Now my sister and I are both working on sci-fi novels! Runs in the family? Strolls through the genes? Has a sip of common interests in the collective genetic park?
Hello! If you are here, you may be one of a handful of people keeping up with my novella, The Foreigner. If so, thank you for reading and taking an interest!
On a personal note, I can’t complain that my family is going to Hawaii for Christmas (yay!) but it is a little stressful trying to get presents ready and prepare for travel. So, I have to put editing The Foreigner aside for now (there is A LOT of editing to do!) I do have the next few chapters outlined (the whole novel is written, but some of it is in a fantastically rough draft,) and I promise to keep posting once the New Year is behind us.
On another note, I have not gotten any comments about the Foreigner, so I tried my hand at the new Google Forms (even easier to use than I thought!) and made a little survey. It is only 5 quick questions, so if you have been reading, please follow the link and give me your input! Much appreciated!
Happy Holidays, and I will be reading/posting/connecting with you all in a couple weeks,
“When we graduate, let’s just buy an RV and drive.”
Shelly looked at me uncertainly. I wasn’t joking.
I was fed up with school and I hated the idea of a desk job. Monotony. Routine. I wanted adventure. I wanted to be different. I looked up the prices–55k–not to bad. We could do it if we really wanted to.
Shelly and I never got that RV… probably for the best. But just about a year after I graduated high school, a good friend of mine moved to New York. He was majoring in something sensible and minoring in acting.
I had thought about L.A., but after learning more about the culture there vs. New York City, I felt the Big Apple was more fitting for me. Yes, I dreamed of big lights. Big, bright lights, with me right in the center. I wanted to entertain and astound people.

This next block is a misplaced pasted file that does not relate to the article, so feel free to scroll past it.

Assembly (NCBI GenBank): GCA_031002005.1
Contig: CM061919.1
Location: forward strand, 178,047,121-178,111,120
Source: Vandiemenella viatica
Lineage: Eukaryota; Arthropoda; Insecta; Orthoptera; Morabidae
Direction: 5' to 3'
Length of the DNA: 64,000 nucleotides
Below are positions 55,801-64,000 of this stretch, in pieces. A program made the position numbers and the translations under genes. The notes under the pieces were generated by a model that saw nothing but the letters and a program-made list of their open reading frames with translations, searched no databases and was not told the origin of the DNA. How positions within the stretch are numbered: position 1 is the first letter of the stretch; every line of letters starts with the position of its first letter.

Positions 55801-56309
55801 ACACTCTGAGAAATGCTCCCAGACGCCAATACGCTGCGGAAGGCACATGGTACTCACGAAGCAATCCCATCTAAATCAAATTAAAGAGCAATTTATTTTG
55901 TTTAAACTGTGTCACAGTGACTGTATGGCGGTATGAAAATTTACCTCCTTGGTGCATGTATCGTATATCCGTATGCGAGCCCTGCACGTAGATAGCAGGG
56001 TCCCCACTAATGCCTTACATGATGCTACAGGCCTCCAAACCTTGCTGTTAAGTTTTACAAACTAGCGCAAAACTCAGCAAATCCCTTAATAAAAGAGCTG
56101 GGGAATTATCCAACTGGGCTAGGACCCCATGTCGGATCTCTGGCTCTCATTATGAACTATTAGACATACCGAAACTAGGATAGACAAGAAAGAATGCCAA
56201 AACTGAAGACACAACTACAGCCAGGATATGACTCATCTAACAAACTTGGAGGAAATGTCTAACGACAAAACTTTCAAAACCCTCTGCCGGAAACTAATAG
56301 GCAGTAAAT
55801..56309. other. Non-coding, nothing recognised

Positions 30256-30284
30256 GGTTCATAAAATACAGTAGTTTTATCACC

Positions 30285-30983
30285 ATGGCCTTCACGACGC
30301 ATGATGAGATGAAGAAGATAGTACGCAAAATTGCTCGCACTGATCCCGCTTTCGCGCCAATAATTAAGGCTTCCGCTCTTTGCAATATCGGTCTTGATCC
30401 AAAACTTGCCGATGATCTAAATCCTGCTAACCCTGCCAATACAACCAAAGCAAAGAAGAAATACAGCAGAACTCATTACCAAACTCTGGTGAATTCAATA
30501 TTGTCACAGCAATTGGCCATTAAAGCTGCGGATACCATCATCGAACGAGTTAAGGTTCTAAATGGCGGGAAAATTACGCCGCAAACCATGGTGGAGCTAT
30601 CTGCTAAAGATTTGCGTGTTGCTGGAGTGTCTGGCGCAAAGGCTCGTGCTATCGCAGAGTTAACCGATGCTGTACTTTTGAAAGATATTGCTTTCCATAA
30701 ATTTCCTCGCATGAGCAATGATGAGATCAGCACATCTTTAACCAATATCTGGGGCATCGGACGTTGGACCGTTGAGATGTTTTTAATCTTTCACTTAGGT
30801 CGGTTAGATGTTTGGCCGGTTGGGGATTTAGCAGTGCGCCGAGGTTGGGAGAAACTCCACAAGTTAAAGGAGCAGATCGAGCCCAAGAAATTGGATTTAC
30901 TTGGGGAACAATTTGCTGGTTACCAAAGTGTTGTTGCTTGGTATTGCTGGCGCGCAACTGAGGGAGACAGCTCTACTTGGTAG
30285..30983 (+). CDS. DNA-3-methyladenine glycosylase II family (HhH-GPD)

So I told Cato I would move to NYC with him. He was all about it. But he wasn’t going for acting until after he got his more sensible degree… whatever that was. We talked on the phone from time to time. He was very busy and told me about learning music and acting lessons and late night parties. “Everything moves very fast here,” he said.
“I can see you in New York!” the fortune-teller said, her eyes all a-glitter. “You will be poor, but happy,” this prediction came more calmly as she turned over the Sun card. But she was older and very fond of me. I could tell she wanted this for me, which meant the reading was subjective. Somewhere in my heart I knew it would never happen.
I heard from Cato less and less. He was always losing his phone and getting a new phone number. Then, over the course of several months I sent him email after email (usually the only way I could get in touch with him.) But he didn’t respond. I searched for him on facebook–nothing. I asked our high school friends but no one had heard from him. And neither did I… ever again.
In response to The Daily Post’s writing prompt: “Make It Anywhere.”